scala> val contacts = Contact.all()
java.lang.RuntimeException: There is no started application
	at scala.sys.package$.error(package.scala:27)
[...]

That’s easy, you just have to start your application

scala> import play.core._
scala> new StaticApplication(new java.io.File("."))
[info] play - database [default] connected at jdbc:h2:data/db
[info] play - Application started (Prod)
res1: play.core.StaticApplication = play.core.StaticApplication@10cdd4

And now you can play arround interactively with your running application

scala> val contacts = Contact.all
contacts: Seq[models.Contact] = List(Contact(1,Paul,Boston), Contact(3,Paolo,Roma), Contact(4,Paulain,Paris), Contact(5,Abelardo,San Justo))

scala> val newContact = Contact(6, "new contact", "new address")
newContact: models.Contact = Contact(6,new contact,new address)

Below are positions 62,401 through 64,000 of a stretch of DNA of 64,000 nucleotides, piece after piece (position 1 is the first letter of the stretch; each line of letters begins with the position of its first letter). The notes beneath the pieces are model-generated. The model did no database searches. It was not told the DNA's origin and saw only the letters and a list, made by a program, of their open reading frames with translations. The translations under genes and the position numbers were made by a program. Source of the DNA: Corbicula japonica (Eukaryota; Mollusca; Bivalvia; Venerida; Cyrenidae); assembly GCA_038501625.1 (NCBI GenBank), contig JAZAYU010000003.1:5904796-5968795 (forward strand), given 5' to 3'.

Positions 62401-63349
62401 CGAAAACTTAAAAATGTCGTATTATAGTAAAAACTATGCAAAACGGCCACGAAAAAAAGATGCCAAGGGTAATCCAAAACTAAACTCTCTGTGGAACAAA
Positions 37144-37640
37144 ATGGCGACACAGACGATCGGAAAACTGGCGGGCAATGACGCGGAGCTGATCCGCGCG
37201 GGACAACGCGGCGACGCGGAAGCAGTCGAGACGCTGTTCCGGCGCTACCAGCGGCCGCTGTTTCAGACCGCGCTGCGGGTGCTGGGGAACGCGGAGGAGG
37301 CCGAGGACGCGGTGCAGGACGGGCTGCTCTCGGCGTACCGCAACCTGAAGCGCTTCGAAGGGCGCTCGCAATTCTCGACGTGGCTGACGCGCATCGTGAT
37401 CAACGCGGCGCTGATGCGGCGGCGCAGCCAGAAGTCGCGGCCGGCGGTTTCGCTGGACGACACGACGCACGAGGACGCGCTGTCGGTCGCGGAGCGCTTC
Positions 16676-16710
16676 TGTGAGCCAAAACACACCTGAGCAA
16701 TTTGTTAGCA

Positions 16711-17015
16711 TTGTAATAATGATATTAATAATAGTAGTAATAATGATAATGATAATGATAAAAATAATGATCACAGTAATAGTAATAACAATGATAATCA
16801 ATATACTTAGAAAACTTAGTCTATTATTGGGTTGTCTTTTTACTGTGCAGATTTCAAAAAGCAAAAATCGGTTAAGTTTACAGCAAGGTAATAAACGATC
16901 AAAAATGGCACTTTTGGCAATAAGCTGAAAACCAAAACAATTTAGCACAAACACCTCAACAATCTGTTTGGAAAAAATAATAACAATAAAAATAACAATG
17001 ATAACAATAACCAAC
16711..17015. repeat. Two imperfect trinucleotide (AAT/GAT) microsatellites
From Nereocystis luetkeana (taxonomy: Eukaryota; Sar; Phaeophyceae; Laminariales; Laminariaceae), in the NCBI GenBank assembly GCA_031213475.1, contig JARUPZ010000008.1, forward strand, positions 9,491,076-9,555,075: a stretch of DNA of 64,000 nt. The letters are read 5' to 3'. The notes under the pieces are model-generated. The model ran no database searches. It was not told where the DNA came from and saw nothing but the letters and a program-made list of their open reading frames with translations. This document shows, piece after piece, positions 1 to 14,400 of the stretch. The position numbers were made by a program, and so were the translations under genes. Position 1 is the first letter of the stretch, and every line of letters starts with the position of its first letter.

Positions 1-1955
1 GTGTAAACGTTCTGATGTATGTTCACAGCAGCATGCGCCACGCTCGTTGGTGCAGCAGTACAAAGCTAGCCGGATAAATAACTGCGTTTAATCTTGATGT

scala> Contact.insert(newContact)
res2: Int = 1

scala> val contacts = Contact.all
contacts: Seq[models.Contact] = List(Contact(1,Paul,Boston), Contact(3,Paolo,Roma), Contact(4,Paulain,Paris), Contact(5,Abelardo,San Justo), Contact(6,new contact,new address))

Now go check your database, you’ll see the new contact has been persisted to your db.

One last tip. If you are working against the in-memory database, and you have defined any evolution script, you’ll receive this message when you start the application form play console:

scala> new play.core.StaticApplication(new java.io.File("."))
[info] play - database [default] connected at jdbc:h2:mem:play
[warn] play - Your production database [default] needs evolutions! 

# --- Rev:1,Ups - 74ff2d1
[...]

[warn] play - Run with -DapplyEvolutions.default=true if you want to run them automatically (be careful)
PlayException: Database 'default' needs evolution! [An SQL script need to be run on your database.]
	at play.api.db.evolutions.EvolutionsPlugin$$anonfun$onStart$1.apply(Evolutions.scala:422)
[...]

The solution is quite easy, just start play with

play -DapplyEvolutions.default=true

And your evolution scripts will be automatically applied when you start the application.